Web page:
Tripping on cough medicine
1) Dear Alice,
What are the long-term and short-term effects of abusing NyQuil? I've heard it's very dangerous to use it recreationally, but I'm not sure what's dangerous about it. I've heard you can even die from abusing it.
2) Dear Alice,
I've heard some friends talking about the drugs they are doing and they keep mentioning DXing. What is it?
3) Dear Alice,
I have recently just finished my first year in college and on a few occasions, a couple of friends and I had decided to drink massive amounts of Robitussin DM (dextromethorphan, I believe). It was fun, but the day after I felt like I was hit by a car! They call it robo trippin'. I have no intentions on doing this again; however, I was wondering if there were any long-term effects of it.
Dear Anonymous, Reader, and robocop,
It's great that you're asking questions about what is in common over-the-counter (OTC) medicines! A common active ingredient in NyQuil, Robitussin, and other cough suppressants is the ingredient dextromethorphan or DXM. This works to reduce cough when used as indicated on the label. So, why might someone use a cough suppressor recreationally? Consuming DXM in very large amounts, known as “robo-tripping”, “dexing”, or “going pharming,” induces a high of visual and auditory effects similar to taking ketamine or phencyclidine (PCP). When used as directed, medications with DXM can often be effective OTC treatments for cold and flu symptoms. However, using it by taking higher doses than what’s recommended or combined with other substances can pose a host of short and long-term health risks, including death in some cases.
DXM works directly on the brain to suppress coughing. By taking doses of DXM higher than recommended, those same mechanisms activated to stop coughing are amplified and may cause mildly euphoric and stimulating effects similar to other drugs some people use recreationally. The effects of DXM resemble ketamine and PCP since they’re all N-methyl-D-aspartate (NMDA) receptor agonists, meaning they all block NMDA receptors in the brain in the same way. When these receptors are blocked, it may cause an out-of-body experience and psychosis. However, unlike PCP and ketamine, DXM isn’t currently detectable on a standard drug screening. Before you head over to the drug store, be aware that in addition to the buzz, the potential risks of taking DXM include:
Short-term effects (which may vary with the amount taken and are temporary):
- Rapid heartbeat
- Blurred or double vision
- Numbness in fingers and toes
- Impaired motor control
- Nausea, vomiting, and other abdominal pain
Long-term effects (these may vary with frequency of misuse):
- Liver damage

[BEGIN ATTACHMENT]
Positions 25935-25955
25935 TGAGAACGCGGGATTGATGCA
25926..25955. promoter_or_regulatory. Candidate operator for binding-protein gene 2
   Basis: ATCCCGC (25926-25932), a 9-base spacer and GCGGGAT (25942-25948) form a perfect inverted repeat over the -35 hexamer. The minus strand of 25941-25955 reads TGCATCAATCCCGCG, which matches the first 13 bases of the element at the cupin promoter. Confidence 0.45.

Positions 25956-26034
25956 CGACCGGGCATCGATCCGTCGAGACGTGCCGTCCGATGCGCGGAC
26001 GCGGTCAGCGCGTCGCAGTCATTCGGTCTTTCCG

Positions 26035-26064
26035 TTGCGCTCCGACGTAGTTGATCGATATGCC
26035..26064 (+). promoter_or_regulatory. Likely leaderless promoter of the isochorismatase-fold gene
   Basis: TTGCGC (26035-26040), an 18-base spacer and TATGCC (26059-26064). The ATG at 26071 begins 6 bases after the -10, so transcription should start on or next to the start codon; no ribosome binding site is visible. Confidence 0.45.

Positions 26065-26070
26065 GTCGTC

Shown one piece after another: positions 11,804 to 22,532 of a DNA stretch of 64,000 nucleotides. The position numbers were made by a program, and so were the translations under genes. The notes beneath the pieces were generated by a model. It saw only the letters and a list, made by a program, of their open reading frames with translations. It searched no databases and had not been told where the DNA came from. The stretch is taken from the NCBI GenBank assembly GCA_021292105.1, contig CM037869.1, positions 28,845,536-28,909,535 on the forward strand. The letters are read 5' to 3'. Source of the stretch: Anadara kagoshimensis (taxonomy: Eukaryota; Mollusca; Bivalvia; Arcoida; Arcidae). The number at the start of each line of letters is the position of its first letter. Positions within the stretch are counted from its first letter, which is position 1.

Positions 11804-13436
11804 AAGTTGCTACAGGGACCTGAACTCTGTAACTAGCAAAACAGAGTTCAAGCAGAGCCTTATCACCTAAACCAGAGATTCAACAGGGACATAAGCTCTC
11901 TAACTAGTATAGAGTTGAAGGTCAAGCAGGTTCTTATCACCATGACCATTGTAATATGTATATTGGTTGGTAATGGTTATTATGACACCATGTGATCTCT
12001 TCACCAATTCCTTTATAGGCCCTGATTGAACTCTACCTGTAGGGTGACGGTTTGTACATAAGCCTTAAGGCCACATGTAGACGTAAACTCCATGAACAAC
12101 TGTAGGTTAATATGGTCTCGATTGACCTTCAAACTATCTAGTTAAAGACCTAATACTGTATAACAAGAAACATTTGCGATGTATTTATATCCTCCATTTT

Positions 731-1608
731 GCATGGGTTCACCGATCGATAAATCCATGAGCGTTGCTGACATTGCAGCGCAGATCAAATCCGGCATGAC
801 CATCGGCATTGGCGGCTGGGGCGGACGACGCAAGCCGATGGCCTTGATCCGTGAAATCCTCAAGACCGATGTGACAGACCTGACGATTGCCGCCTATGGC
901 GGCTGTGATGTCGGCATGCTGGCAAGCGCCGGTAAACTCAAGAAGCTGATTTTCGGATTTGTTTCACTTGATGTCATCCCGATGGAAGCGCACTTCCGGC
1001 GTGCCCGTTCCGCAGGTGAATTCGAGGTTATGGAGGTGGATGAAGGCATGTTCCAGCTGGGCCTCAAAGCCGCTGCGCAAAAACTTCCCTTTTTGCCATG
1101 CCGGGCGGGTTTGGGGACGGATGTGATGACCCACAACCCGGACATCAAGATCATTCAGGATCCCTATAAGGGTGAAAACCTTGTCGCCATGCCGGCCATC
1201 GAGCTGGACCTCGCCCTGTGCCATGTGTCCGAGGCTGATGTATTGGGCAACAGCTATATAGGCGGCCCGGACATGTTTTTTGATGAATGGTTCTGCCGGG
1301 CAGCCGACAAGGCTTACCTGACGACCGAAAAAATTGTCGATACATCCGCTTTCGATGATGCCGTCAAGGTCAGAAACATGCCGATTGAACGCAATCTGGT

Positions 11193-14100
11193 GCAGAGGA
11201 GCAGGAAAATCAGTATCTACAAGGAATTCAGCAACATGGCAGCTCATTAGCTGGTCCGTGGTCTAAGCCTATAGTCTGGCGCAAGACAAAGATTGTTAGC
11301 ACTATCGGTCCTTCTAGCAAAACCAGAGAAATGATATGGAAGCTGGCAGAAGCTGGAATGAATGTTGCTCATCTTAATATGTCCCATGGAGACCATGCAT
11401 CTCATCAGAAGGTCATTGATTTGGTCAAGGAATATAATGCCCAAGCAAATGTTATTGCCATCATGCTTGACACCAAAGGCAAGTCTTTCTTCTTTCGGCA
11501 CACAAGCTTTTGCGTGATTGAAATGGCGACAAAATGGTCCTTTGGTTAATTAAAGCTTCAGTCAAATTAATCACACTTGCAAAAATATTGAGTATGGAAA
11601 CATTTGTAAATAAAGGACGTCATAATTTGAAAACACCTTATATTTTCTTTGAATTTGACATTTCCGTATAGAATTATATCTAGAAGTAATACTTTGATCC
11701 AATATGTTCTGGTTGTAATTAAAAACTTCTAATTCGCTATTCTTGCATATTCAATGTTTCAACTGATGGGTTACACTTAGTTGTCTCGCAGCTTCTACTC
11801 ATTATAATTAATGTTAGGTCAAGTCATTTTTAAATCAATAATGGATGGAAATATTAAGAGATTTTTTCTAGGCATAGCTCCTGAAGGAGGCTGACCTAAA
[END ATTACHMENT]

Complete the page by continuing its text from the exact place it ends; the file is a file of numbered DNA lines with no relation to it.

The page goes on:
- Kidney damage
- Becoming addicted to DXM
- Learning and memory impairment
While misusing DXM by itself can be risky, using it with other drugs, alcohol, or anti-depressants can pose harmful and potentially fatal consequences. In some medicines, DXM is combined with other active ingredients, especially in medicines that relieve multiple cold and flu symptoms. Depending on the type of cold and flu medicine you buy, it may contain acetaminophen (a pain reliever and fever reducer), pseudoephedrine (a nasal decongestant), guaifenesin (an expectorant or mucus-thinner), or chlorpheniramine (stops allergy symptoms). These ingredients each pose health risks depending on the frequency of abuse, the amount taken, and other drugs (prescription or recreational) that you’re taking simultaneously. When taken with alcohol or certain types of antidepressants (such as selective serotonin reuptake inhibitors and monoamine oxidase inhibitors), the effects of DXM and DXM in combination with other substances can be amplified, and potentially lethal. Consumption in extreme quantities (referred to as DM toxicity) with antidepressants can lead to serotonin syndrome or an overproduction of serotonin, with symptoms such as rapid heartbeat, high fever, and loss of consciousness.
Misusing medications with DXM or DXM combinations once or twice, assuming you aren't on an antidepressant, drinking alcohol, or also taking other drugs, may not cause severe health consequences. However, making a habit of it could certainly result in some health concerns, all of which aren’t yet fully understood. The best bet is to take cold and flu medications as directed to relieve your cold symptoms.
If you were looking into different ways to experience a high, you may also consider other ways that come with fewer potential risks. The Q&A Natural highs may help to share more info about experiences that can elicit similar feelings without the health risks. If you’re concerned about your use of DXM (or with drugs of any kind), you may want to speak to a mental health professional or health care provider to learn more about how you can get support. You can also visit the Go Ask Alice! Alcohol & Other Drugs archives for information and resources about alcohol and drug use. That being said, in an emergency with suspected overdoses of any substance, it’s best to seek immediate medical attention — the risks of DXM are nothing to sneeze… er, cough at.
Originally published Dec 09, 2011
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